Technology trends in a maturing IoT

The latest Gartner Hype Cycle for Emerging Technologies shows that all IoT related items are at the top of the curve. Usually, the next phase is the Trough of Disillusionment, which in practice means that playing time is over. IoT related companies will need to evolve and mature very quickly.


These businesses will face several challenges before reaching that level of maturity. The most important challenge is to overcome the discrepancy between the one-time revenue of the sale of a device and the recurring costs of keeping those devices connected. Additionally, growing cyber threats related to firmware vulnerabilities and strengthening regulation holding hardware manufacturers increasingly liable for damages incurred by failing IoT devices will have an upward pressure on those costs.

A promising strategy that manufacturers of connected devices can follow to close the cost-benefit gap is to focus on service delivery based on a recurring revenue model, in which the hardware is only a derivative to deliver the service instead of being the central part of the proposition. A recurring service fee makes covering costs for connectivity and secure firmware much easier than a one-time purchase revenue.

Cost efficiency will be an important driver in ensuring a sustainable business model. As public cloud services mature and offer more and more services tailored to connected devices, IoT service providers should primarily focus on automation. This includes automation of continuous integration of the cloud based software, self-healing and auto-scaling server based software and also automation of full life-cycle management of devices, with firmware updates.

A recent development in cloud based service offerings that can further drive down costs is serverless computing, such as AWS's Lambda and Azure Functions. They are extremely efficient in handling infrequent requests from devices while not requiring any exclusively reserved infrastructure. As an example, the break-even point for the cost of a typical EC2 instance (m4large) to handle requests taking 200ms and requiring 500MB of RAM is over 17 requests per second compared to the costs of handling same requests by AWS Lambda. That is: 17 requests per second for 24 hours per day, 7 days a week. Serverless computing fills-in the promise of 'pay for what you use' instead of 'what you need'.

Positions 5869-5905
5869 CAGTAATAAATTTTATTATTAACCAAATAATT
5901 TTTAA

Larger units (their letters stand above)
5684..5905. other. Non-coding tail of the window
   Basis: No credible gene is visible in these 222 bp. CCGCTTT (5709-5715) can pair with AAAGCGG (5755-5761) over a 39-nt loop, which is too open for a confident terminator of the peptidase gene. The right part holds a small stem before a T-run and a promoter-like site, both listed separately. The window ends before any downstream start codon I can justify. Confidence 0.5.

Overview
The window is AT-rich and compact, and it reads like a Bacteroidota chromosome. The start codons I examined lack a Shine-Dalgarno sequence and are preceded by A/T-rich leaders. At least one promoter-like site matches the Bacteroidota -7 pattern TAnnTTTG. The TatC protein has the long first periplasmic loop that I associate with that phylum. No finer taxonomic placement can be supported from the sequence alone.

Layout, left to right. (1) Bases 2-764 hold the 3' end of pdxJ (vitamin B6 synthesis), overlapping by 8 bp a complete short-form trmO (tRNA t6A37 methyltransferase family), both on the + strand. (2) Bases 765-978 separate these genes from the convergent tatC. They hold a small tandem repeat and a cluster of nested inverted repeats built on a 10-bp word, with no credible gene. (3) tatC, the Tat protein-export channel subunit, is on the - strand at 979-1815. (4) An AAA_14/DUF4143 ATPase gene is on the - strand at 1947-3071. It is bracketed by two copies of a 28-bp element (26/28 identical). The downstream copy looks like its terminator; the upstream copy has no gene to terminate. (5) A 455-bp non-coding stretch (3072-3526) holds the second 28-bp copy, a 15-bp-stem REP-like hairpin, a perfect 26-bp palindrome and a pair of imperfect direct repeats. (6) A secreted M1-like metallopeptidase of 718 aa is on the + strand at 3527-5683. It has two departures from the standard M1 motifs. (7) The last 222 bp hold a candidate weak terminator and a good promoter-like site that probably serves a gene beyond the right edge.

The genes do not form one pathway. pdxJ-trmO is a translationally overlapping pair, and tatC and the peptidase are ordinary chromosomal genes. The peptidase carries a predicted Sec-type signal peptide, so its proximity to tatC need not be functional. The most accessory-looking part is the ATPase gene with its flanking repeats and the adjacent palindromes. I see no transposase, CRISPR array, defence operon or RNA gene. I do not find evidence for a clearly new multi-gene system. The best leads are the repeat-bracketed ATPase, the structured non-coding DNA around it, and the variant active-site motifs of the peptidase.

As hardware development progresses, an increasing amount of computing power is also available on devices themselves. For mains powered devices, where power consumption is much less of an issue than for battery operated ones, a fair share of that power goes wasted while devices remain idle. IoT companies can leverage on this untapped potential by offloading workloads partially back into those devices. So-called fog or edge computing services allow functions deployed in their serverless computing services to run unmodified on compatible devices. Amazon offers AWS Greengrass that allows synchronisation and local execution of Lambda functions. Microsoft too has a comparable service called Azure IoT Edge.


When it comes to recurring services, another important general trend that IoT will not escape from is the increasing use of artificial intelligence to deliver services that were out of reach until very recent. Major advances in natural language processing and image recognition show the vast potential of machine learning and deep learning algorithms. For IoT based services, the ability to detect complex patterns and to predict future behaviour will have a profound impact on the market. I personally believe that turning a blind eye to these technologies is something no IoT service provider can afford to do.

Recent introduction of the Lighthouse security camera is a nice example of AI’s added benefits. Lighthouse uses a combination of voice control and advanced image processing to easily enable alerts such as 'notify me when my son is waving at the camera when he gets home from school'.


Drawing the parallel between the evolution of serverless computing towards edge computing, I see a similar development in AI-based services, where tech giants like Apple, Google, but also Huawei are now introducing hardware tailored for AI based processing in home assistants and mobile phones. In a few years, a connected doorbell will be fully autonomously capable of opening the front door for familiar faces while your smart lighting automatically adapts to changing conditions and habits. 

The world is very likely to witness a couple more attacks on and from large numbers of connected devices that, in hindsight, will make the Mirai botnet look like a small glitch. Advances in hardware development and AI based software innovation will drive the connected device industry towards whole new levels, and we better be prepared. The IoT revolution may not be ‘well on its way’ just yet, but it has already begun.